NFL Draft News & Analysis

2024 NFL Draft: Why Michael Penix Jr. is a first-round caliber prospect

2T1XAWT Washington quarterback Michael Penix Jr. looks on during the second half of an NCAA college football game against Oregon, Saturday, Oct. 14, 2023, in Seattle. Washington won 36-33. (AP Photo/Lindsey Wasson)

• Roller coaster draft stock: When Washington downed Texas, Michael Penix Jr. was seen as a first-round prospect. However, Michigan then steamrolled Washington in the national championship, pushing Penix to a second-round consolation prize overnight. Now, he has started to climb back to that original assessment with reports that coaches are higher on him than scouts, as he is ranked as high as No. 2 by some.

• First-round caliber: Over the last two seasons, Penix has posted elite PFF grading (91.9) that checks in just below Drake Maye and Caleb Williams (92.7) among the best players in this draft.

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Few prospects have seen their draft stock take as much of a rollercoaster ride as Michael Penix Jr. When Washington downed Texas in the College Football Playoffs, the hype machine was preparing people for a quarterback who was pushing his way into the top half of the first round. 

Then Michigan steamrolled Washington in the national championship, and Penix became a second-round consolation prize overnight.

The longer the process has gone on, however, he has started to climb back to that original assessment with reports that coaches are higher on him than scouts, as he is ranked as high as No. 2 by some.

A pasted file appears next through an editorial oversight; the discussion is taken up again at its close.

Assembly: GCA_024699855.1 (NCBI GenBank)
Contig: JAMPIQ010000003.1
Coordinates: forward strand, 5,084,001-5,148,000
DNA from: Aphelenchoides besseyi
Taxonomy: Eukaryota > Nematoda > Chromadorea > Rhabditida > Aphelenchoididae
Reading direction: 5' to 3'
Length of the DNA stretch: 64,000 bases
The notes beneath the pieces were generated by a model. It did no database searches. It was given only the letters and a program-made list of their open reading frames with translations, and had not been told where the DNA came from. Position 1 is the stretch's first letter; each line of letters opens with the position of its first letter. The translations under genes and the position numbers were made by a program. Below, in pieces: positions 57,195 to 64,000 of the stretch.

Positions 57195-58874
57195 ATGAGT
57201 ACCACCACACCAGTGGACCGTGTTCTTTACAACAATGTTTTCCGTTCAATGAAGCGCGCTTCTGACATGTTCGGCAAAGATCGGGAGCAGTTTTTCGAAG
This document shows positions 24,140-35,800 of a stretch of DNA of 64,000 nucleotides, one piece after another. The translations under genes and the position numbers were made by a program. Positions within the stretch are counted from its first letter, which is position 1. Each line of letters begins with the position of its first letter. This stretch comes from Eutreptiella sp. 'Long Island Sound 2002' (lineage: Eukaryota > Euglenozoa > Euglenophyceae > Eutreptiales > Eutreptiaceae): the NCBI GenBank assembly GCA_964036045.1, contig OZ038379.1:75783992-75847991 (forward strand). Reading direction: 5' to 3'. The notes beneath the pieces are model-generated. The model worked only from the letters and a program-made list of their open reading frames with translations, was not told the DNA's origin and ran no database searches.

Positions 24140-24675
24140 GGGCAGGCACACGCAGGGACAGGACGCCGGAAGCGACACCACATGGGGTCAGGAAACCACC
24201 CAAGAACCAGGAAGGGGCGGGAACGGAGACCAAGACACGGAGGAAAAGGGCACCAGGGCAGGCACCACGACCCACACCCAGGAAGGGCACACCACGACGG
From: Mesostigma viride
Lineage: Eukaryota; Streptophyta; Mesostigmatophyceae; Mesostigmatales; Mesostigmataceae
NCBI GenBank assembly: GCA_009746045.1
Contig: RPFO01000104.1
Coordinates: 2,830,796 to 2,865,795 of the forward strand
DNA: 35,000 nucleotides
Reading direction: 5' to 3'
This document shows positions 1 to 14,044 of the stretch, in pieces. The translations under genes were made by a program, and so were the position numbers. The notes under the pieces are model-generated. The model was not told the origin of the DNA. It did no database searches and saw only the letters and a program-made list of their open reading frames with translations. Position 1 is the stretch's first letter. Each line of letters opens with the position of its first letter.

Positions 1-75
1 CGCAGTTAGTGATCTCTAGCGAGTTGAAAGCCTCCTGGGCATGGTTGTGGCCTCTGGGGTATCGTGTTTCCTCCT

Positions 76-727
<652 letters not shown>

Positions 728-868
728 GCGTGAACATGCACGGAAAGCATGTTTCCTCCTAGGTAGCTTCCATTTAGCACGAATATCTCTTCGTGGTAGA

So what should we think about the draft stock of one of the most interesting prospects in this year’s draft?

Let’s get some of the negatives out of the way first.

Penix will be a 24-year-old rookie. Last season concluded his sixth college season at his second school after impressing at Indiana earlier in his career. 

The reason Penix was in college so long was multiple significant knee injuries, meaning that those last two years at Washington were the only two years of his career with more than 250 dropbacks.

They were also his best years by some margin.

There’s nothing he can do about being an older prospect, that’s just part of the consideration at this point. The issue doesn’t have anything to do with the length of his NFL career – Tom Brady showed that teams could still get two decades worth of play out of a college player in the NFL regardless of how old he was when he declared for the NFL draft. Older players in college are complicating the evaluation because they have in-built advantages over younger players. Penix was playing his best football after five years of college football experience and with years more physical and mental development than many of his opponents.

He shouldn’t be penalized for that, but it has to be factored into any kind of evaluation and projection of what he can be at the next level.